08/31/2015 03:33 pm ET Updated Dec 06, 2017

Why Women Need Permission


I've worked professionally as a life and business mentor to mom entrepreneurs for the last 13 years. I'm the mother of a 17-, 13- and 10-year-old. I built my business while my husband was on dialysis for five years, and never used the fact that my children were young or that my husband's health was comprised as an excuse to not honor my goals. Last year my husband had a successful kidney transplant. Through it all, I gave myself permission to do exactly what I wanted including three triathlons, building a successful business, joining a nationally syndicated television show, building a huge national brand, and taking excellent care of my family.

I work with women who have goals that they want to realize, and I support them by creating systems to realize those goals without compromising their quality of life. The one common trait I see among my clients is their need for permission to invest in themselves without excuses. I wanted to share with you five key areas that I see over and over again among women regarding their need for permission to live their best lives.

1. Lack of Role Models -- I believe that women need permission because they haven't experienced enough female role models and mentors who have been unapologetic about their wants, dreams and desires. Instead, many of the women in their lives have made excuses about being successful and accomplishing their goals as a mom. They turn it into a conversation about convenience and waiting their turn -- as if success has ever been convenient and the "right time" will simply present itself.

2. Fear of Judgment
-- Women seek permission, because oftentimes they judge other women when those women have chosen to give a voice to their dreams and acknowledge that motherhood alone will never fill the thirst of self-worth and esteem. The "permission seekers" haven't learned that surrendering their lives to being a mom and not acknowledging their own "me" in mommy will leave them resentful of their children and spouse, or feeling left behind and clinging to the days when their children were little.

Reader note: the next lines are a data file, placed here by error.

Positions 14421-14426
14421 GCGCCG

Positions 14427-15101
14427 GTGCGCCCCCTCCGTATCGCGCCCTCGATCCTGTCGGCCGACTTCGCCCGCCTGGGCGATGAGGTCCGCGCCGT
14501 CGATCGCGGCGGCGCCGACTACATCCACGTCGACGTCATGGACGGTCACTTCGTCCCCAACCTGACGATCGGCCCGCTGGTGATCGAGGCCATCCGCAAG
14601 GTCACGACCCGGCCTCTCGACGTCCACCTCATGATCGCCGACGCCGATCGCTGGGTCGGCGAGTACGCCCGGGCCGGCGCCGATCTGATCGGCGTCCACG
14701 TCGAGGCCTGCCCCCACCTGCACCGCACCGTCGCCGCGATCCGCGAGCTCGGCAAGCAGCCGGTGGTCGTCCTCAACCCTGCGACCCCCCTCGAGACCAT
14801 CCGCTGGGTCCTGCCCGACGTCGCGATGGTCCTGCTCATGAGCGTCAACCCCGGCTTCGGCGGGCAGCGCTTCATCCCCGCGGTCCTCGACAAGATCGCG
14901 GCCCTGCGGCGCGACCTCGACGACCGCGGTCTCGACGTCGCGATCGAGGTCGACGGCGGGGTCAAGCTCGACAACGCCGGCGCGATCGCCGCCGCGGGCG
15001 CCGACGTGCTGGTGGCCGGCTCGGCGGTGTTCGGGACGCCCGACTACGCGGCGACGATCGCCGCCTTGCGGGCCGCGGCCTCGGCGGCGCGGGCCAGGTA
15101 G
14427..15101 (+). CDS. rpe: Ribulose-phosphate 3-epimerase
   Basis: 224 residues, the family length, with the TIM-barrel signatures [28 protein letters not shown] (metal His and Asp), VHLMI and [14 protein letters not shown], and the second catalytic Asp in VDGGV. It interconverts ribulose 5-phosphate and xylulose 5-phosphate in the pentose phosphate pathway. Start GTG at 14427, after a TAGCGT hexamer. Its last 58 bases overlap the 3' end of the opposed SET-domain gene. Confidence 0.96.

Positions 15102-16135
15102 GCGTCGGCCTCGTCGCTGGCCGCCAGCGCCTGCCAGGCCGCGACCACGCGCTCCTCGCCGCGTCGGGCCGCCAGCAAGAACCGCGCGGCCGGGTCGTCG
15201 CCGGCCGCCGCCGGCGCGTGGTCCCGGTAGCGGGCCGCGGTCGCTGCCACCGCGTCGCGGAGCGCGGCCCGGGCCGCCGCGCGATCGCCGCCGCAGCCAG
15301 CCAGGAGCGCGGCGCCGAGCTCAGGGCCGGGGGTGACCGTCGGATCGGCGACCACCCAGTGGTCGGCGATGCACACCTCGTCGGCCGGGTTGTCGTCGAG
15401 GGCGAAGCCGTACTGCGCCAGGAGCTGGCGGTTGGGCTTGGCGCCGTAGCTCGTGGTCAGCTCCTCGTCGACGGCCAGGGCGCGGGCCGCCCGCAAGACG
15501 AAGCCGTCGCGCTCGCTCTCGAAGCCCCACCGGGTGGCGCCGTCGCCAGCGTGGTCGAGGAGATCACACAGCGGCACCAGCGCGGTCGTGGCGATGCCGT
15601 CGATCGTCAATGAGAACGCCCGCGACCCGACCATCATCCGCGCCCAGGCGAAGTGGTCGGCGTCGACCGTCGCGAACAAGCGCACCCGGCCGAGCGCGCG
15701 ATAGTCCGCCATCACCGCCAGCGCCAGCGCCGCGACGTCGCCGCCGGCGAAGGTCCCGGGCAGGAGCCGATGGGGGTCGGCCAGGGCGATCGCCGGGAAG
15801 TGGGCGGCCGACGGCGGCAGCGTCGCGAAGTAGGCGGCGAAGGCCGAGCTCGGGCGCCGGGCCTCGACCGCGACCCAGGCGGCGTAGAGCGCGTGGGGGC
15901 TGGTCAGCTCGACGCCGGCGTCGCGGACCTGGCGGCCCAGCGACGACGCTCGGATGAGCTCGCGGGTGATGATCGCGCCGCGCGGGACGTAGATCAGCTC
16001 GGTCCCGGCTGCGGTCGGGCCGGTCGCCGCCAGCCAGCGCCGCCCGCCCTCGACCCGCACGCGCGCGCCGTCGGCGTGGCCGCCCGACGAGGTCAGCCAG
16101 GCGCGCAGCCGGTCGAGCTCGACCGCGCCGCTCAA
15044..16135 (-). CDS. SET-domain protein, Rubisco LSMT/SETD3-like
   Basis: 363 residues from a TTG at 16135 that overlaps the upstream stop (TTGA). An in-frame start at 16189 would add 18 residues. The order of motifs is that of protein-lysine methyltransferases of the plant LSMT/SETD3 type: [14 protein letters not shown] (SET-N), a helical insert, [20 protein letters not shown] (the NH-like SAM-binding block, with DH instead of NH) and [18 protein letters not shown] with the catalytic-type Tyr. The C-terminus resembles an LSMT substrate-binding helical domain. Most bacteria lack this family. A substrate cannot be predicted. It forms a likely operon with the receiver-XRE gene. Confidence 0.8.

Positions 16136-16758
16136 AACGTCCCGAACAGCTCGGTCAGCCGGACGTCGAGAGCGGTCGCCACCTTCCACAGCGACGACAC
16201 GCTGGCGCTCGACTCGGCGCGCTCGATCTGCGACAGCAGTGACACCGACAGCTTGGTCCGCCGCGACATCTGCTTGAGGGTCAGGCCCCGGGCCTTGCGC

3. Unrealistic Expectations for Themselves
-- We seek permission because we often say yes to things that our partners never asked of us like putting them and our children on the calendar but leaving ourselves off, all in an effort to keep everyone happy. We live by a list of "shoulds" and "oughts" and in the end question why we never just showed up for ourselves, understanding that our family benefits when we add value to ourselves.

4. Guilt and Shame
-- We need permission because some of our own mothers guilted and shamed us into believing that "doing it all" is easy, and that we should simply be grateful for our home, healthy children and the dream of happiness. Instead, it would be more beneficial if daughters knew what their mother's silent struggles were such as putting their lives on hold, or saying yes when they wanted to say no. Instead, some of our mothers felt powerless because no one else expressed their true feelings about being supermom and how unhappy that made them.

5. We Don't Want to Appear Weak
-- We seek permission to admit that we are tired after working 40+ hours a week, picking our children up from school, child-care and extracurricular activities, piles of laundry, meals to make, etc. We want someone (anyone) to recognize that we need help like an occasional laundry service, groceries delivered, childcare help, etc. Seeking help shouldn't make us feel incompetent regardless of how effortlessly and seamlessly some women make it appear.

The happiest mothers I know are the ones who aren't looking to escape from their lives with a spa appointment, get-away or vacation, but those who have said, "Damn it, I give myself permission to design a life, business and work that I want to come home to and that I deserve!"

The most fulfilled women I know are the ones who have given themselves permission to be vulnerable enough to say they need support, and who have the clarity to ask for exactly what they need without seeking approval from anyone else.

The only way I know to add value to anyone else is by adding value to myself!

Mia Redrick is The Mom Strategist™ , Life and Business Mentor for Mothers. TV personality and Lifestyle Brand. Yes, I make house visits. Coming to a house near you.

Want to know more? Visit to grab the free download of my book Time for Mom-me: 5 Essential Strategies for A Mother's Self-care.